Bones are connected to other bones by ligaments. There are four primary ligaments in your knee. They act like strong ropes to hold the bones together and keep your knee stable. Because the knee joint relies just on these ligaments and surrounding muscles for stability, it is easily injured. Any direct contact to the knee or hard muscle contraction — such as changing direction rapidly while running — can injure a knee ligament.
Collateral Ligaments These are found on the sides of your knee. The medial collateral ligament is on the inside and the lateral collateral ligament is on the outside. They control the sideways motion of your knee and brace it against unusual movement.
Cruciate Ligaments These are found inside your knee joint. They cross each other to form an “X” with the anterior cruciate ligament in front and the posterior cruciate ligament in back. The cruciate ligaments control the back and forth motion of your knee.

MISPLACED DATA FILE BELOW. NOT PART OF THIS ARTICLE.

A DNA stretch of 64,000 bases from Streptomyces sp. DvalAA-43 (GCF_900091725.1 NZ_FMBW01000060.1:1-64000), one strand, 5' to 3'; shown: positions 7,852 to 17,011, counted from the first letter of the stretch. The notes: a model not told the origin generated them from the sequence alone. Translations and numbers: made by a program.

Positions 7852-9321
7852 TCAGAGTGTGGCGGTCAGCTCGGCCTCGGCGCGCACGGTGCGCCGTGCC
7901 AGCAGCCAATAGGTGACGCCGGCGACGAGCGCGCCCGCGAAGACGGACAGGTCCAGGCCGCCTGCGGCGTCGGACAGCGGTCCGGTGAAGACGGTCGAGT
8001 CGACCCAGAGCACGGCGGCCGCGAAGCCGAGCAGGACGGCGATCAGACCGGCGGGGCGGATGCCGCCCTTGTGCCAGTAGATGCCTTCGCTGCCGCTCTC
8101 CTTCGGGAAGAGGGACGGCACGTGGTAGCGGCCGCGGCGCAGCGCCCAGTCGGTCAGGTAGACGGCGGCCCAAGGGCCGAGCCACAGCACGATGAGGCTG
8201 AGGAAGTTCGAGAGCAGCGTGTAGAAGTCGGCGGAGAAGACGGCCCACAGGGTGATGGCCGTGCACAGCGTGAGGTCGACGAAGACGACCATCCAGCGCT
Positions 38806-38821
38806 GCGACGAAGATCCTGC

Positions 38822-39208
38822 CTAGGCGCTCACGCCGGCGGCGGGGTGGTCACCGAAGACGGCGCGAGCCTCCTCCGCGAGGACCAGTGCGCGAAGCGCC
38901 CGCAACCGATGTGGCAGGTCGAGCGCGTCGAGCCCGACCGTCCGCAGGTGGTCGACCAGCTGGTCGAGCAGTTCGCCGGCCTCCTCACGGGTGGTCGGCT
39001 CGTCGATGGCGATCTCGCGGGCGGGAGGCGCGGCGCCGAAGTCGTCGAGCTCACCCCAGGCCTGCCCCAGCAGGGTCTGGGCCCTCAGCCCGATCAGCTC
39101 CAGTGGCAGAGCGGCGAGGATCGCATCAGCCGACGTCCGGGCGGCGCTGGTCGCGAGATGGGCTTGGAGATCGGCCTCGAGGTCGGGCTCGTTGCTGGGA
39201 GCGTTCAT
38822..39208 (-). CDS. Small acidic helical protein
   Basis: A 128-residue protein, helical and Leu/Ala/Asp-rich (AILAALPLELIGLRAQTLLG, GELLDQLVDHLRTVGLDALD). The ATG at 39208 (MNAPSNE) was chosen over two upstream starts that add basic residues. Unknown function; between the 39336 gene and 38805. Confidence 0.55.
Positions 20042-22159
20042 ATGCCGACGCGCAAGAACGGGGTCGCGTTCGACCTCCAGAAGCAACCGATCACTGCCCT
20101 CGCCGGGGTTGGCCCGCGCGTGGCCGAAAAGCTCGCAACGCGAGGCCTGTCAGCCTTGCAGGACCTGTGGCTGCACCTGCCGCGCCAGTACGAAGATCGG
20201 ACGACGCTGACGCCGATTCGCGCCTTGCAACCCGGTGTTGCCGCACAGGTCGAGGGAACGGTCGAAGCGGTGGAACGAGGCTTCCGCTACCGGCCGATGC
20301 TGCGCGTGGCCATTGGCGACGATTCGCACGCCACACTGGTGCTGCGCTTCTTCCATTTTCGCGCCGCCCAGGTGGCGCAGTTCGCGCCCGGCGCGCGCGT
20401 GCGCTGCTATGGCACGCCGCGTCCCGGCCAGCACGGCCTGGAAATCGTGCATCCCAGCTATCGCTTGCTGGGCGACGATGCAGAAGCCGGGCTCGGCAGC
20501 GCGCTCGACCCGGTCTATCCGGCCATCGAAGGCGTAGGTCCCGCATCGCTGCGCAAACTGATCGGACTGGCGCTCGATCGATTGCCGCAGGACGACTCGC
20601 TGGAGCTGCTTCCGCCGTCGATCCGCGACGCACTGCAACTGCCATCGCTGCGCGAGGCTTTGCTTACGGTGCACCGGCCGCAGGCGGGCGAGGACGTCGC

The anterior cruciate ligament runs diagonally in the middle of the knee. It prevents the tibia from sliding out in front of the femur, as well as provides rotational stability to the knee.
Injuries to the collateral ligaments are usually caused by a force that pushes the knee sideways. These are often contact injuries, but not always. Medial collateral ligament tears often occur as a result of a direct blow to the outside of the knee. This pushes the knee inwards (toward the other knee).
SYMPTOMS OF LIGAMENT DAMAGE
Symptoms of an ligament injury include hearing a sudden popping sound, swelling, and instability of the knee (i.e., a “wobbly” feeling). Pain is also a major symptom in an ACL injury and can range from moderate to severe. Continued athletic activity on a knee with an ACL injury can have devastating consequences, resulting in massive cartilage damage, leading to an increased risk of developing osteoarthritis later in life.